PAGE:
Over 60 representatives from the Government, development partners, UN agencies and civil society participated at the stakeholders’ workshop deliberating on the findings of the Assessment of Development Results (ADR), a key report of the United Nations Development Programme (UNDP).
The event was held on 31st July 2012 at the Galadari Hotel, and was co-chaired by Dr. P. B. Jayasundera, Secretary to the Ministry of Finance and Planning and Mr. Indrakumaran Naidoo, Director of the UNDP Evaluation Office in New York.
Undertaken jointly by the Government of Sri Lanka and the UNDP Evaluation Office, New York, with support from UNDP Sri Lanka, the ADR aims to capture evidence of UNDP’s contribution to development results in Sri Lanka over the past ten years, covering the previous (2002-2007) and the current (2008-2012) programme cycles. The ADR report comes at a crucial juncture as UNDP plans its next programme cycle (2013-2017) in a changing environment. Starting from next year, the focus of UNDP’s work will gradually shift from providing direct socio-economic assistance to technical and policy-oriented support that will strengthen systems and institutions. As such, the findings and recommendations of the report will be significant in improving the programmes, future strategies and direction of UNDP.
“In the ADR, we see many recommendations on the “how” or the approach that we adopt in our work across sectors. For example, how we link policy interventions to field work, how we forge multi-sectoral partnerships and how we link capacity support with sustainability,” explained, Mr. Subinay Nandy, UN Resident Coordinator and UNDP Resident Representative, sharing his thoughts on the significance of the report. Mr. Nandy also expressed his gratitude to the Government of Sri Lanka, especially the Ministry of Finance and Planning for their commitment to the “joint” nature of the evaluation.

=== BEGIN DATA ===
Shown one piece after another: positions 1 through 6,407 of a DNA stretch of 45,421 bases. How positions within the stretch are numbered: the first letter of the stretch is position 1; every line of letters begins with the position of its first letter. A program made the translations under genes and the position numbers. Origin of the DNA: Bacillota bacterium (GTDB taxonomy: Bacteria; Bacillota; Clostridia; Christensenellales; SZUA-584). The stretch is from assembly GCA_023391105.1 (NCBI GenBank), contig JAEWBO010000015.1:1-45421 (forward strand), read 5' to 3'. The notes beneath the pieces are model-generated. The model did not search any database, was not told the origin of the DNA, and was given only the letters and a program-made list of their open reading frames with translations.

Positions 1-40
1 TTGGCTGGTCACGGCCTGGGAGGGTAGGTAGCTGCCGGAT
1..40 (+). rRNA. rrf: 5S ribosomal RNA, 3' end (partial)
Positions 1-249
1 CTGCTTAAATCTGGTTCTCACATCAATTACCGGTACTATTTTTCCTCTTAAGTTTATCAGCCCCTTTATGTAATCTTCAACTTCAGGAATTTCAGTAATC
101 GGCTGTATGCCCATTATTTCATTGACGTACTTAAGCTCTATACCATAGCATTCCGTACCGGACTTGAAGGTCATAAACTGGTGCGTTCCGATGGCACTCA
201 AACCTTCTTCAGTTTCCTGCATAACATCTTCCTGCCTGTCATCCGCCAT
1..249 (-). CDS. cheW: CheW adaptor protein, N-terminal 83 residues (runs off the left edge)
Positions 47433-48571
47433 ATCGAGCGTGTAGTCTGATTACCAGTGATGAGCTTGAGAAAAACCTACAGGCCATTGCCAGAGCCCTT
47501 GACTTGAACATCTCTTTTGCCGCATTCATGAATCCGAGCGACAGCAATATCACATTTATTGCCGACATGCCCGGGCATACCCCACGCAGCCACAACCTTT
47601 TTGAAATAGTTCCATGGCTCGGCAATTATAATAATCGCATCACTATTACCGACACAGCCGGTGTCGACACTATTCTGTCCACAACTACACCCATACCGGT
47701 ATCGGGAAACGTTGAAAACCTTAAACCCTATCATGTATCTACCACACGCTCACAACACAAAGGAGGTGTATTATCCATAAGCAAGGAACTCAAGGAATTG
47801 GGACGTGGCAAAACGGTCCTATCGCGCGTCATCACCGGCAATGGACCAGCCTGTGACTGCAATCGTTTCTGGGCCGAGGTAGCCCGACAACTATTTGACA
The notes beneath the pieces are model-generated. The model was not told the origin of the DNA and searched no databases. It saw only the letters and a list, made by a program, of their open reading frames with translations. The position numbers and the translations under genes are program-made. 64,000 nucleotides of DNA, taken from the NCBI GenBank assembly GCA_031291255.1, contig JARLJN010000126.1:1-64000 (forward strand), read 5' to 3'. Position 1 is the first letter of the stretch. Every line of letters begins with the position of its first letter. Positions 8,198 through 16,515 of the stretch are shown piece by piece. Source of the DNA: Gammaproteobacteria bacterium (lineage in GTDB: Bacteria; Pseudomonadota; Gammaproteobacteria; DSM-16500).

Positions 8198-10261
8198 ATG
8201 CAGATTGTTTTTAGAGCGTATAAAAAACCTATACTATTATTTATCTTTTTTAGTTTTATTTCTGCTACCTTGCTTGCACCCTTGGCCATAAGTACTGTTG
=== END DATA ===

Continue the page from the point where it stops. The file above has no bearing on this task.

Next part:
Dr. P. B. Jayasundera emphasized the need for UN agencies to partner with the Government in addressing the country’s development challenges and delivering the Millennium Development Goals (MDGs). Referring to the United Nations Development Assistance Framework (UNDAF), upon which the new UNDP Country Programme Document is based, he explained that it is relevant for the country and is in line with the development priorities of the Government. He added, “The United Nations can make an enormous contribution, by partnering with us, because in my opinion, UNDAF 2013-2017 is fully in line with the Mahinda Chinthana Vision for the Future. I think it is one of the best inclusive strategies”.
Work on the ADR began in 2011. The report presents the evaluation of a cross section of UNDP programmes conducted over the past 10 years under different thematic areas, including, Poverty Reduction and the MDGs, Democratic Governance, Energy, Environment and Disaster Risk Reduction and Crisis Prevention and Recovery. The relevance and effectiveness of the activities towards achieving the programme outcomes and ensuring the sustainability of results have been assessed. Contributions of UNDP projects to the national development goals have also been looked at.